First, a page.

For both, LED strips (if they have high flux or high efficacy) are perfect. In residential, the light source is hidden so no need for a complex fixture, for office functionality matters a lot more so again no use to build a case around it (as they do it with the LED tube).
    Commercial users are driven by cost metrics and technical requirements. While crony capitalism and inertia are barriers to change, the desire to save money and get ahead will ensure that new worthwhile products gain market share.

    Residential markets are different. If you've paid attention to the sound and fury about to incandescent phase-outs in numerous countries, you'll note that residential customers are extremely hesitant to change. In the US, about the only places you will routinely find linear lighting is in kitchens, garages, and - in fleeting numbers - bathrooms with vanity fixtures; elsewhere you will find tend to find fixtures with varying numbers of Edison or Candelabra sockets. Americans in particular seem to have this aversion to florescent lighting at home - perhaps it reminds them too much of work - and have voted with their dollars for incandescent (or incandescent-like) lamps.

    I suspect that floros are tolerated in garages because they are utility spaces, and grudgingly in kitchens (and the rare bathroom) due to the need for daylight color rendition and prolonged operating times in the case of kitchens.

    The Philips strips in question do not look like some parts of a fixture build by a 3rd party, they are just meant as light source to replace another light source, the neons.
    Philips site talks extensively about upgrading existing T5 floro fixtures to LED. A chain of gas stations undergoing renovations near me has performed retrofits to their dual 4' floro fixtures (probably T12) with some flavor of strip LED; suspect they use the housing mostly as a place to stash the driver and to provide some modicum of heatsinking to the strips (thankfully they're not doing LED "tube" retrofits).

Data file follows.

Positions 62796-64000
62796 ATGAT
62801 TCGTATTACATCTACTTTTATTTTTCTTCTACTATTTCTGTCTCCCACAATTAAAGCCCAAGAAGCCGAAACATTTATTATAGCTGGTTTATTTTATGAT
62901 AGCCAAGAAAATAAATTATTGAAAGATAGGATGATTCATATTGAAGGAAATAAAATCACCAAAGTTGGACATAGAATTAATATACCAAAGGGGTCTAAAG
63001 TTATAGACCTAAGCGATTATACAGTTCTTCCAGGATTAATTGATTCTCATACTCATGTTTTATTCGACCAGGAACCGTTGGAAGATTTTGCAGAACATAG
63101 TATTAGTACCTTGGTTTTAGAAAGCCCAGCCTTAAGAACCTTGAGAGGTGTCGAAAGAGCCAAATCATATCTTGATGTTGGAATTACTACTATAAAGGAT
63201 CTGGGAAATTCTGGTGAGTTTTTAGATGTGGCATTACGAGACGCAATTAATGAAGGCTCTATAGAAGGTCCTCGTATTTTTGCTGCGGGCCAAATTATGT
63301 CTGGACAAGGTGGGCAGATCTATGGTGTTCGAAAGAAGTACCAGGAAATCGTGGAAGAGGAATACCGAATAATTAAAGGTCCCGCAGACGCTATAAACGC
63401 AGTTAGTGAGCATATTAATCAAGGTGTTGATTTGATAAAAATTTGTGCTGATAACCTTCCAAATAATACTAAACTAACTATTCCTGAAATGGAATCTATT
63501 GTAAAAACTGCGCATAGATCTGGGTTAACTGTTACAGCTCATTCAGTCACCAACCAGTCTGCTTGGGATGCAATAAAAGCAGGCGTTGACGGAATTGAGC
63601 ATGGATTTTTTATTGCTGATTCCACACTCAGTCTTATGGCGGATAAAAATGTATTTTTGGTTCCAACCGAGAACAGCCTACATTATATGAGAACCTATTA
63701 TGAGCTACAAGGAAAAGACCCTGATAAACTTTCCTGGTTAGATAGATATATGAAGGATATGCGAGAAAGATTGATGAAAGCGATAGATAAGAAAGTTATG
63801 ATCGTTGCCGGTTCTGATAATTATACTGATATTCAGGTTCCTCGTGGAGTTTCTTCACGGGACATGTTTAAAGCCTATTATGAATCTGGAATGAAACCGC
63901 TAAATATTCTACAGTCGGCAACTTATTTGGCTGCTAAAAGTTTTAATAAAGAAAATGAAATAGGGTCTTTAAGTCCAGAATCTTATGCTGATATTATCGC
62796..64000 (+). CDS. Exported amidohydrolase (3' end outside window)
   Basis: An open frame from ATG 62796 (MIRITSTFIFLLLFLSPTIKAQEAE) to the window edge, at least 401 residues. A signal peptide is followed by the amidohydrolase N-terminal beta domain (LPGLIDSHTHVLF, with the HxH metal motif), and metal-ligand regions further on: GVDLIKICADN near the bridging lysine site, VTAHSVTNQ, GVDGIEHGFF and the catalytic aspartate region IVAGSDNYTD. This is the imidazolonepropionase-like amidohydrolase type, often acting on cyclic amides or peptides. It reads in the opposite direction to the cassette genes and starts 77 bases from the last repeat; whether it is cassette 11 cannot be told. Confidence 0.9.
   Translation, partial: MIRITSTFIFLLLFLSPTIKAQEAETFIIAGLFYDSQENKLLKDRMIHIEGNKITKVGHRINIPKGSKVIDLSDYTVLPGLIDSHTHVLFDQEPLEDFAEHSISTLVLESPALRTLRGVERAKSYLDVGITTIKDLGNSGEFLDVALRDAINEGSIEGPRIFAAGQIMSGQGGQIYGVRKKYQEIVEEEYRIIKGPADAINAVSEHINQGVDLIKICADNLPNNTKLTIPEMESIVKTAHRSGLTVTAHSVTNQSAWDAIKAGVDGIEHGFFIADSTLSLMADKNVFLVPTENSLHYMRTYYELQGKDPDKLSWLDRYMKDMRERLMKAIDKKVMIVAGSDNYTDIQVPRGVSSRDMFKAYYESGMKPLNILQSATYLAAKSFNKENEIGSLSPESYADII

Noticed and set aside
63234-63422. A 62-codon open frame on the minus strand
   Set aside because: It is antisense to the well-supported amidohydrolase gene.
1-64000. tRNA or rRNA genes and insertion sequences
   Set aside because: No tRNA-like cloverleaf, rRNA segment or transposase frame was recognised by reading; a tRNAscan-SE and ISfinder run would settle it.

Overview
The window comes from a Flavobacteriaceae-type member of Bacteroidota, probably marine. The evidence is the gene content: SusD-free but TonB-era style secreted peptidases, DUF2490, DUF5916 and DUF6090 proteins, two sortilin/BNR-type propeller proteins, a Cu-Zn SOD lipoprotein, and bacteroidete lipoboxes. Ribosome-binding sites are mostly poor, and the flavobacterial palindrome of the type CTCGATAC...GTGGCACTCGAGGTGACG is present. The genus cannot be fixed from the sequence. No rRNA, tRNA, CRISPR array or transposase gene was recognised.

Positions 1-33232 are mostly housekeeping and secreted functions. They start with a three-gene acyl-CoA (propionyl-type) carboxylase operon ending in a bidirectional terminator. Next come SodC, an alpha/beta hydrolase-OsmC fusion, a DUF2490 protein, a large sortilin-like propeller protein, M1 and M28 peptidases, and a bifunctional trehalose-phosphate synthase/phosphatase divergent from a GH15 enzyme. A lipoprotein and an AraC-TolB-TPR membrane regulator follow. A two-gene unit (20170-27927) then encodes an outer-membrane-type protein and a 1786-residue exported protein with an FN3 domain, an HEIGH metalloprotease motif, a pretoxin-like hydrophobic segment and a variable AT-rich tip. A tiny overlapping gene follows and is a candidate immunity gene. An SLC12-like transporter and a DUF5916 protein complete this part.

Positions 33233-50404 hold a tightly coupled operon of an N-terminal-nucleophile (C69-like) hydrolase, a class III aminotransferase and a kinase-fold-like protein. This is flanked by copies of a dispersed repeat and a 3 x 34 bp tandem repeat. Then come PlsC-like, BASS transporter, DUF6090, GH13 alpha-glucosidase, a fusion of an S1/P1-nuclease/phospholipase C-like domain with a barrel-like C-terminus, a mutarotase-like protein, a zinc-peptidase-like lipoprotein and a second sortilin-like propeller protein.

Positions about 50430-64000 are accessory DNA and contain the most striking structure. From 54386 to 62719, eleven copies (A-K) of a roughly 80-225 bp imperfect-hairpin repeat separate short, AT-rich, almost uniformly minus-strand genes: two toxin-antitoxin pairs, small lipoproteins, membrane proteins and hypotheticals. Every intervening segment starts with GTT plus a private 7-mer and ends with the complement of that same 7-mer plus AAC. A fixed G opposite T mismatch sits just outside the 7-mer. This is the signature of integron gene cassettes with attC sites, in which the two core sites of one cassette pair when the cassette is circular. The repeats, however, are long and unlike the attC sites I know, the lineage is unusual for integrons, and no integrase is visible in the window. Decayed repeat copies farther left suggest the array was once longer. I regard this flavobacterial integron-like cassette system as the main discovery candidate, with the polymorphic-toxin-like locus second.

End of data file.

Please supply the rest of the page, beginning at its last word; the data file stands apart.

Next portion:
I know that the lower-power flexible-strip manufacturers have been gunning for the neon market for some time. Given that neon tops out at ~90 Lm/W (and seems to cost quite a bit to achieve that efficiency), runs at extremely high voltages, and has specialized fabrication requirements, it's no surprise that LED is a competitor. Given how the neon industry has to put their thumb on the scale with increasing pressure when doing comparisons between neon and LED, small wonder LED is eating into that market... especially with the apparent growing popularity of channel letter signs over exposed/shaped neon letters.
    I apologize that this letter is so long; I did not have time to write a short letter

  22. #22
    *Flashaholic* wquiles's Avatar
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    Default Re: News from the largest LED fair: Cree, Nichia, Philips, Seoul new LEDs

    Quote Originally Posted by ledstein View Post
    50k hours, 100k hours lifetime was from the start the main sales pitch of LEDs and was diligently used for any fixture of any kind that had LEDs inside. For a while such claims where untrue for 99% of the products, then the serious producers started to back down from them and today only Chinese no-names still use them every day. Most fixtures from Samsung, Toshiba, Osram, Philips and many more i have seen have a claimed lifetime of 15k,25k with some exceptions in the 40k area. In all cases we need to be consider the fine print (many times not even mentioned): such lifetime is possible only if certain conditions are met, most importantly, those concerning ventilation and ambient temperature. Too bad in LED fixtures they did not put some sort of material that changes color, or smt, when exposed to a certain temperature for a prolonged interval of time. Then we could know if the fixture malfunctioned because of the heat or a flaw in the system design.